Paul Temple

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Paul Temple
First appearance Send for Paul Temple (1938)
Created by Francis Durbridge
Portrayed by Carl Bernard
Hugh Morton
Barry Morse
Howard Marion Crawford
Kim Peacock
Peter Coke
Anthony Hulme
John Bentley
Francis Matthews
Crawford Logan
Information
Gender Male
Occupation Author, detective
Spouse(s) Louise ("Steve") Temple
Nationality English

Paul Temple is a fictional character, created by English writer Francis Durbridge (1912–1998). Temple is a professional author of crime fiction and an amateur private detective. Together with his journalist wife Louise, affectionately known as Steve after her pen name "Steve Trent", he solves whodunnit crimes through subtle, humorously articulated deduction. Always the gentleman, the strongest oath he ever utters is "by Timothy".

Created for the BBC radio serial Send for Paul Temple in 1938, the Temples have featured in over 30 BBC radio dramas, 12 serials for German radio, four British feature films, a BBC television series, and several novels. A Paul Temple comic strip ran in the London Evening News from the mid-1950s to the early 1960s.[1]

Overview[edit]

Paul Temple was a professional novelist. While he possessed no formal training as a detective, his background in constructing crime plots for his novels enabled him to apply deductive reasoning to solve cases whose solution had eluded Scotland Yard.

Over the course of each case, Temple eschewed formal interviews or other police techniques, in favour of casual conversations with suspects and witnesses. Yet even this informal style of investigation invariably precipitated attempts by the suspects to hamper him, through traps, ambushes, even assassination attempts. Surviving these, Temple would arrange a cocktail party or similar social event at which he unmasked the perpetrator.

At the end of each tale, Paul, Steve and Sir Graham Forbes held a post mortem. Here, Paul explained why certain events in the serial took place, which of these had been red herrings, and which had been genuine clues. Some elements of the plot had already been explained during the serial, while others were occasionally never fully explained, due to limitations of time.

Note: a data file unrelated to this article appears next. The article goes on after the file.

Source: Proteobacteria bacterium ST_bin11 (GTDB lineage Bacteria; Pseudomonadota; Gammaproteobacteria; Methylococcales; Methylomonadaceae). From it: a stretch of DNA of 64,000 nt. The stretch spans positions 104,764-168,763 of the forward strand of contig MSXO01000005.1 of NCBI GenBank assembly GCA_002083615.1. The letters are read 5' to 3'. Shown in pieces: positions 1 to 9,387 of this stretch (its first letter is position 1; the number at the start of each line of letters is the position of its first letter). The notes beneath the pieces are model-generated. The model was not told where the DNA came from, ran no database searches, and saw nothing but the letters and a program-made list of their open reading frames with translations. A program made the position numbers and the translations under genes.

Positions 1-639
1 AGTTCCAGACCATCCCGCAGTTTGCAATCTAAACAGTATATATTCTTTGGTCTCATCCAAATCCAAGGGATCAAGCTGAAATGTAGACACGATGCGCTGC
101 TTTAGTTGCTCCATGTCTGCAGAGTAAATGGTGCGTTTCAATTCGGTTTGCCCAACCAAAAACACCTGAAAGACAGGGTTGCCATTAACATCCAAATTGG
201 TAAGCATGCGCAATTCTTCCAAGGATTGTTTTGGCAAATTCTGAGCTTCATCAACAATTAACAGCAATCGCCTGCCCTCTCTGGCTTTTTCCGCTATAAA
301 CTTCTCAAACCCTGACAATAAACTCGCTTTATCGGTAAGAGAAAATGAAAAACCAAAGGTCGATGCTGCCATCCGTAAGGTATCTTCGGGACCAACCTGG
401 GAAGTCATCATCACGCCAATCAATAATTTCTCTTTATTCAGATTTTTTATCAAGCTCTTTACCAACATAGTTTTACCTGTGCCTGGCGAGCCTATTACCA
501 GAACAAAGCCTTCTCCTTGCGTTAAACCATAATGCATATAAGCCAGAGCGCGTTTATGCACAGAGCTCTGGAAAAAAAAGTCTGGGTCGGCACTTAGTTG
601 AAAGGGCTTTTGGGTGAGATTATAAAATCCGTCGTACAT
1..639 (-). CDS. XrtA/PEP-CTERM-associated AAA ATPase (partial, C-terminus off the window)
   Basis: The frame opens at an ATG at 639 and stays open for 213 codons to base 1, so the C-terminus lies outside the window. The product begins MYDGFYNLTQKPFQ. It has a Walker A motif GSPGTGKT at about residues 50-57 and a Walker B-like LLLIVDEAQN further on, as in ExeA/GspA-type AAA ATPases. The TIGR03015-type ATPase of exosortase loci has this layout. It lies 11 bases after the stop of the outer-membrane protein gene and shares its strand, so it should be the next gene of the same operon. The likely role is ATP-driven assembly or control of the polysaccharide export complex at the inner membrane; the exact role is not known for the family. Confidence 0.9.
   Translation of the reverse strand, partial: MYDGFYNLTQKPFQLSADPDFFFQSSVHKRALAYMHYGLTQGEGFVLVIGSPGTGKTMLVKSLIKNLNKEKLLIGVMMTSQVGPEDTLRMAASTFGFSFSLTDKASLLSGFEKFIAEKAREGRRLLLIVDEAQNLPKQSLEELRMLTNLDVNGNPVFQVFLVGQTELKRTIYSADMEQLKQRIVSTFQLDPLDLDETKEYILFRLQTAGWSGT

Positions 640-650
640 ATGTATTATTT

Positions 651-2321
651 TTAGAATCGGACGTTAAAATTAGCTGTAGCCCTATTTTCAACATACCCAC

Works[edit]

Original radio serials[edit]

The Paul Temple characters and formula were developed in a succession of BBC radio serials broadcast between 1938 and 1968, with several voice actors portraying the Temples. The longest running team, and the most popular with audiences, was Peter Coke (pronounced Cooke) and Marjory Westbury, who starred together in every serial made between 1954 and 1968 — and Marjory Westbury also co-starred as Steve Temple in every serial aired between 1945 and 1954.[2]

The introductory and closing music for the majority of the long-running BBC radio series was Coronation Scot, composed by Vivian Ellis, although the earliest serials (those aired prior to December 1947) used an excerpt from Scheherazade by Nikolai Rimsky-Korsakov.[3]

The very earliest serials aired only on regional services of the BBC, in the Midlands. As the serials gained in popularity, they were aired nationally instead on the Home Service. But in 1945 they found a permanent home on the newly founded BBC Light Programme, where they remained (apart from occasional repeats on Home Service) until the final serial in 1968. Repeats of selected serials continued to be heard on Radio 4 (the new name for the Home Service) during the 1980s and as late as 1992 (when The Spencer Affair was repeated to celebrate Francis Durbridge's 80th birthday).[4]

Many of the early serials, in which the eponymous hero was played by a wide variety of different actors, have not survived the passage of time (although some still exist). However, almost all of those starring Peter Coke still exist; and these have been periodically repeated, from 2003 onwards, by digital radio station BBC Radio 7 (now called BBC Radio 4 Extra). In 2006 the station tracked down the then 93-year-old Coke for a half-hour interview programme, Peter Coke and the Paul Temple Affair.

Because no recordings survive for many of the early serials, in 2006 BBC Radio 4 began recreating them, in as authentic a manner as possible: as mono productions, employing vintage microphones and sound effects, and using the original scripts. In all cases Crawford Logan starred as Paul Temple with Gerda Stevenson as Steve, in place of the original leads. The first of these broadcasts, in August 2006, was a new 8-part production of Paul Temple and the Sullivan Mystery, originally aired in 1947. A new production of The Madison Mystery, from 1949, aired between May and July 2008, followed by the 1947 serial Paul Temple and Steve in June and July 2010. A Case for Paul Temple, from 1946, was transmitted in August and September 2011. The final such production to date was Paul Temple and the Gregory Affair, aired in 2013 (the longest of all the serials, running to ten episodes). Many of these new productions featured Welsh character actor Gareth Thomas as the head of Scotland Yard. Each of the new recordings was also released on CD.[5]

Paul Temple's catchphrase, "by Timothy", first occurred in episode two of the first ever serial, Send for Paul Temple. As spoken by Kim Peacock in the 1940s serials, it made Temple sound like Wilfrid Hyde-White (it was a phrase Hyde-White frequently used, particularly in the BBC radio series The Men from the Ministry). Interviewed in 2006, Peter Coke said he hated the phrase, because even in the 1950s he thought it sounded old-fashioned.

In 1998, on the death of author Francis Durbridge, the BBC made a radio documentary about Paul Temple written by noted authority Professor Jeffrey Richards, entitled Send For Paul Temple (aired on 20 May 1998), which included extracts from surviving recordings held in the BBC sound archives going right back to the first ever serial in 1938.[6][7]